Trinidad delegation arrives in SVG to make assessment
December 27, 2013
Trinidad delegation arrives in SVG to make assessment

Two representatives from the government of Trinidad and Tobago arrived in St Vincent and the Grenadines Friday afternoon to meet with local authorities and make an assessment of the damage in the country, following widespread flooding and landslides earlier this week. {{more}}

Admiral Richard Kelshall and Dr Stephen Ramroop arrived at the E.T. Joshua airport at 1:50 p.m. on board a helicopter from the Air Guard of the Trinidad and Tobago Defence Force.

On arrival, Kelshall, who is the Regional Security Coordinator in the Office of the Prime Minister and Ramroop, Chief Executive Officer in the Office of Disaster Preparedness, were welcomed by a high-level government delegation which included Minister of Transport and Works Julian Francis and Minister of Health Clayton Burgin.

Kelshall said the Prime Minister of Trinidad and Tobago Kamla Persad-Bissessar is very concerned about the situation in St Vincent and the Grenadines.

“She was very insistent that we come and meet you and have a look and hear your problems because she is very, very concerned and would like Trinidad to assist in the best way possible,” Kelshall said.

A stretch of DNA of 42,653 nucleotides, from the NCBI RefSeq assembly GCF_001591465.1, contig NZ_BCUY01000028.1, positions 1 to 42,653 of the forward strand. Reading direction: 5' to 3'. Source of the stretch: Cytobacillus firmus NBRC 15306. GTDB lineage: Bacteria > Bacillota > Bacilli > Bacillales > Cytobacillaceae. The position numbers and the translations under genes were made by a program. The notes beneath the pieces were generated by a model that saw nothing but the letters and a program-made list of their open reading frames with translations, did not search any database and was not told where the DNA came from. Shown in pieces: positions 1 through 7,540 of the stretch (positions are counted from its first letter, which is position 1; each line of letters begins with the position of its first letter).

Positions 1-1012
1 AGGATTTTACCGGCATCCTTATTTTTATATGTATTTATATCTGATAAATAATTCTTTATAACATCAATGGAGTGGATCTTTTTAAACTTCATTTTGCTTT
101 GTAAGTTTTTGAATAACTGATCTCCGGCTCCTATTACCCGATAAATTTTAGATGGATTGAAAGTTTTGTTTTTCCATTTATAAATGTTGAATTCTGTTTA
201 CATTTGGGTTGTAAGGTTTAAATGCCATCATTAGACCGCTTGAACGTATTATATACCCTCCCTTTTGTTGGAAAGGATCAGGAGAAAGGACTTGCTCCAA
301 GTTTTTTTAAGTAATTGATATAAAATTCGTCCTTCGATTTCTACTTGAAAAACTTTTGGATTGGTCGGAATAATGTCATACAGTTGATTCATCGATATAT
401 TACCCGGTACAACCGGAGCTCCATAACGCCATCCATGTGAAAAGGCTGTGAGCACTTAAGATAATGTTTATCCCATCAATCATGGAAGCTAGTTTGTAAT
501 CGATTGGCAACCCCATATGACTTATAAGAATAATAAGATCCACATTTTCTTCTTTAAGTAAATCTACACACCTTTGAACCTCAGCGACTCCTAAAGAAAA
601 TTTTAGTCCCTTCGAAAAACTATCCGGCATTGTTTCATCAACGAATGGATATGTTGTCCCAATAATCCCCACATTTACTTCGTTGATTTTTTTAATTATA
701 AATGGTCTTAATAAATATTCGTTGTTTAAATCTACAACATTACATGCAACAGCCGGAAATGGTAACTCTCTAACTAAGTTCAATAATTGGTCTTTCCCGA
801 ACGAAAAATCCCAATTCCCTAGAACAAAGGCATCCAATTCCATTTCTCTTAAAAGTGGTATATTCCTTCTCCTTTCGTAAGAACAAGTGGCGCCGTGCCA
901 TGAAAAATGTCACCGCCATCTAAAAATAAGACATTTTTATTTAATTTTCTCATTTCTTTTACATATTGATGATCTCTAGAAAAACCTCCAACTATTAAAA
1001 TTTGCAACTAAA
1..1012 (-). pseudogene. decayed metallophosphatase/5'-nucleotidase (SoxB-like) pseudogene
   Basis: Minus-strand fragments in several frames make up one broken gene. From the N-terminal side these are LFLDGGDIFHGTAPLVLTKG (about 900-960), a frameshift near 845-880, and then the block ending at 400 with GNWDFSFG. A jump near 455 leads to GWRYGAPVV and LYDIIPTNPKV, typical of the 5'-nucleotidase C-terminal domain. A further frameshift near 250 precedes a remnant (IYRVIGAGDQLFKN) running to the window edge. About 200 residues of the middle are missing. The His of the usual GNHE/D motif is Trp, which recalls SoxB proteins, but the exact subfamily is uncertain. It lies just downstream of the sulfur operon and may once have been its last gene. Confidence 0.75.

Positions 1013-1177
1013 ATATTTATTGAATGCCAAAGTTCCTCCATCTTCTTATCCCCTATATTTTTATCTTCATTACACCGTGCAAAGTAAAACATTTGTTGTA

The Admiral said that Persad-Bissessar had spoken this morning to Prime Minister of St Vincent and the Grenadines Dr Ralph Gonsalves and had offered assistance in the areas that SVG deem to be a priority.

After being briefed by the Deputy Director of the National Emergency Management Organization (NEMO) Michelle Forbes, Chief Engineer Brent Bailey, Chief Medical Officer Dr. Simone Keizer-Beache and Chief Forestry Officer Fitzgerald Providence, the visitors from Trinidad made a fly-over of the affected areas. They were accompanied on the trip by the minister of works, the chief engineer and the Chief Nursing Officer Sister Peggy DaSilva.

The chief engineer said the fly-over would give him a clearer picture of what damage had been caused in the upper watershed, in areas which could not be accessed by land.

A stop was also made in the village of Fancy on the north eastern coast of the island, so that the chief nursing officer could be briefed by the staff at the Fancy clinic. Since the passage of the trough on Tuesday evening, there has been little or no communication with several communities north of the Rabacca Dry River, including Fancy. These communities have been cut off from the rest of the country because of massive landslides. Residents in these areas have also been out of water and electricity since Tuesday, because of the difficulties being experienced by the utility companies in getting to the area to do repair work.